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Dyspraxia and Being an Education Assistant

I trained to be an Education Assistant 3 years ago. I wanted to help children who were having difficulties at school for whatever reason.Sometimes that extra time spent with a child can make the difference between success or failure. Children with learning disabilities are not stupid. They just have extra challenges that children with neuro-typical brains don’t have. Sometimes they just need to be shown a different way or more times than the rest of the class. Some things they will never be able to do quite as well as their peers  but with extra help they can improve. Other things they will achieve with extra help. Either way they need patience and understanding to achieve the best they can possibly be.

I decided to become an Education Assistant after helping voluntarily at my daughters school for 2 years. I spent 2 days a week in my daughters year 6/7 class. The following year when she moved up to the next class , the classroom teacher asked me if I would continue to help her even though she was no longer teaching my daughter. I helped one day a week for another year. Both the classroom teacher and the Headmistress of the school encouraged me to train as an Education Assistant and they gave me a very good reference. I would help the children with maths problems they didn’t understand and reading out spelling words. I also helped the teacher with marking tests. I did some photocopying  and recorded and filed test results. I got on well with the children and they would often chat to me. My dyspraxia was not really a problem with children of this age. I didn’t need to do any cutting out or drawing because children of this age can do that for themselves. I must have done a good job as I am sure they wouldn’t have encouraged me to get formal qualifications if I was useless. unfortunately most Education Assistant jobs are not with this age group.

I applied and was accepted into TAFE the following year.I had no problems with the academic work. I did have a few issues with binding books and creating puppets. They were only mild difficulties until I came to the work placement part of the course. I had to work between 2 year 1 classes. Helping the children with reading maths etc was no problem. I was a little slow on the photocopier but I did manage to do it. The problem was when you are an EA in a lower primary or pre-primary class you often have to prepare activities for the teacher. This often involves drawing or cutting. On this occasion it involved cutting. I had to cut out 60 koalas for the children to do an activity. I was concentrating so hard my head was hurting. I took longer then I should and sadly the class Education Assistant had to tidy them up when I had finished. It was very disheartening.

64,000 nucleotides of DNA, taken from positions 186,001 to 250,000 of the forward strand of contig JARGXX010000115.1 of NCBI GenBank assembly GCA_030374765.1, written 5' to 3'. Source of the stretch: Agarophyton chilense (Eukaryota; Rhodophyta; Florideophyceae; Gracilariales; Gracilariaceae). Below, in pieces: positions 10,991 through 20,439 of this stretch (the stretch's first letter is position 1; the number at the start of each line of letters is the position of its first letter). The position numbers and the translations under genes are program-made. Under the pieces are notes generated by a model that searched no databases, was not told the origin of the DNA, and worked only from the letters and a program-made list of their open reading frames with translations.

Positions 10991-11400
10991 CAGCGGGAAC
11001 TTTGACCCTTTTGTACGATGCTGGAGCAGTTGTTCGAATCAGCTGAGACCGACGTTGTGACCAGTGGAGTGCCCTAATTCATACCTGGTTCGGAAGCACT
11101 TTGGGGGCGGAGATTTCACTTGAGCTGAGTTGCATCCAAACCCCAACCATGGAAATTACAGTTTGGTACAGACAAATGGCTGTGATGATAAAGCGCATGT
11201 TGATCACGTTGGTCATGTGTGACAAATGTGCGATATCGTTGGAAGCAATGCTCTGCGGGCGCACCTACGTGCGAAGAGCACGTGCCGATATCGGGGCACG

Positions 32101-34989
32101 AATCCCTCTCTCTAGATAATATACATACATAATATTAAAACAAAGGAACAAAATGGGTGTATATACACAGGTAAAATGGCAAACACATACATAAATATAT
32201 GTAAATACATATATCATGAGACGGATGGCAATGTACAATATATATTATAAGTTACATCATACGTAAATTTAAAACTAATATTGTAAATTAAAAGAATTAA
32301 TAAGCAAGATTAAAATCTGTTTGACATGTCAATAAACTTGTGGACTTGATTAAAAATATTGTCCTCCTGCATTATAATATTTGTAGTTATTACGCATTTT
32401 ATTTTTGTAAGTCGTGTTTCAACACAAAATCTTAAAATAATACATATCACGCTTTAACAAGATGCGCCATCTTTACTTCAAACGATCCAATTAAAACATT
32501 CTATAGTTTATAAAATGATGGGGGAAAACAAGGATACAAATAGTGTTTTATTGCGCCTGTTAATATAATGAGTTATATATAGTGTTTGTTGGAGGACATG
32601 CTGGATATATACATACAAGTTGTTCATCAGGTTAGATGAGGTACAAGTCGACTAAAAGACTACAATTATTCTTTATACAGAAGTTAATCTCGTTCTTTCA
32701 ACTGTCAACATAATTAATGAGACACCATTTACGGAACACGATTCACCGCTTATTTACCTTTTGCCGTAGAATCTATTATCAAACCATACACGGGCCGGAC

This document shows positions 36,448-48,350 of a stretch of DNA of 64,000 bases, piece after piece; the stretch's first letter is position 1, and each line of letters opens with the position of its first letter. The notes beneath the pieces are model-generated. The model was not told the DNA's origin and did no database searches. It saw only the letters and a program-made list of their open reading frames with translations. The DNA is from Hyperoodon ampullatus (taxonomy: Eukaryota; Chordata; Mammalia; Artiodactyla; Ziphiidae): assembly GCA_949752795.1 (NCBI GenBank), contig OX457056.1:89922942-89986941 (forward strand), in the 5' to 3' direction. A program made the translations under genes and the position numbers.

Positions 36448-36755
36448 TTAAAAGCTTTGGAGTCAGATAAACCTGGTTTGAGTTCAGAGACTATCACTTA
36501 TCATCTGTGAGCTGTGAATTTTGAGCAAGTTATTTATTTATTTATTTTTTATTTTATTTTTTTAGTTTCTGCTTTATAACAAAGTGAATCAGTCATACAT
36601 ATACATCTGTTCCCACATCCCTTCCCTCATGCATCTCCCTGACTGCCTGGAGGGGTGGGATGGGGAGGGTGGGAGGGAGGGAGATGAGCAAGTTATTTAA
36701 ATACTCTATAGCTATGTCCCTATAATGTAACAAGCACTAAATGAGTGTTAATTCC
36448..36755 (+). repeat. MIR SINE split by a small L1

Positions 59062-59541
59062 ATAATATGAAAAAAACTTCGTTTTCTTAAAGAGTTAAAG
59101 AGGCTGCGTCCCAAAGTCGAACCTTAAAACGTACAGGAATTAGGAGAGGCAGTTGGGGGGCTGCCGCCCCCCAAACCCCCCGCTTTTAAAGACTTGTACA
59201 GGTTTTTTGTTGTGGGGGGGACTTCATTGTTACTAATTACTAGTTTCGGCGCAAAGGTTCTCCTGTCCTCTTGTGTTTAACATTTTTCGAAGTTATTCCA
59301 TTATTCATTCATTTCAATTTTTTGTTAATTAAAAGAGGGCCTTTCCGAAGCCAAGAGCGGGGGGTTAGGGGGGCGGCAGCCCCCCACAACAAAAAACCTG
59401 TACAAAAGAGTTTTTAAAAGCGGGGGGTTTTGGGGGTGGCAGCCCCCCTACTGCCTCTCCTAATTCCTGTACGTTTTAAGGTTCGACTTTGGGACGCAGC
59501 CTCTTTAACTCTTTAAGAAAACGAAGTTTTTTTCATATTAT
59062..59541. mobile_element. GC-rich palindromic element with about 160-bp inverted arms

I was very lucky in my placement however. Unusually both the teachers and the EA understood dyspraxia. They were very good and didn’t get angry with me. The main teacher was very good . Although she was always aware of my limitations she would push me to try things I didn’t think I could do. One of these things was painting windows. When she told me we were going to paint a rhino and a leopard on the classroom windows in each room. I would do the rhino in one room and the leopard in the other. We did use some cheats and what the EA showed me to do was very clever. She traced a picture of a rhino and a leopard onto the clear film for an overhead projector. We blue tacked paper to the outside of the class window to block the light. We collected the overhead projector  from the science lab and projected the image onto the window. Then standing on a chair I had to draw around the outline with a marker pen. I wasnt entirely comfortable standing on the chair, but it was only a child size chair so it wasnt to bad. I then had to paint the rhino and leopard. It was a far from perfect job but the kids knew what it was. I was so happy I took photos to show my kids because for me that was an achievement.03062011(001)


Sadly most Education assistant jobs are in these lower grades were they can be utilised to help the teacher with activities as well. It is a pity because I am good at maths and was fine at helping the children who were having difficulties. I could offer a child with special needs an understanding that someone with a neuro -typical brain can’t. I have been that child in fact when I go to TAFE I am still that child. Like anything in life we can all be sympathetic to someones situation. But you only truly understand how something feels if you have lived it your self. If I could get a job in an older classroom I would be fine but as most jobs continue to be with younger children were I need to be able to cut etc, I have no choice but to look for a new career.03062011(001)

Sharon Beaumont

I am a single mother of 4 who has lived with dyspraxia for several decades. My hope is that by sharing my experiences I can help to raise awareness of dyspraxia. I trained as an Education Assistant but found some areas of this to be a difficult career if you have dyspraxia. Currently I am an Information Technology Student and am trying to teach my self to speak French. I love travel, writing and anything French.

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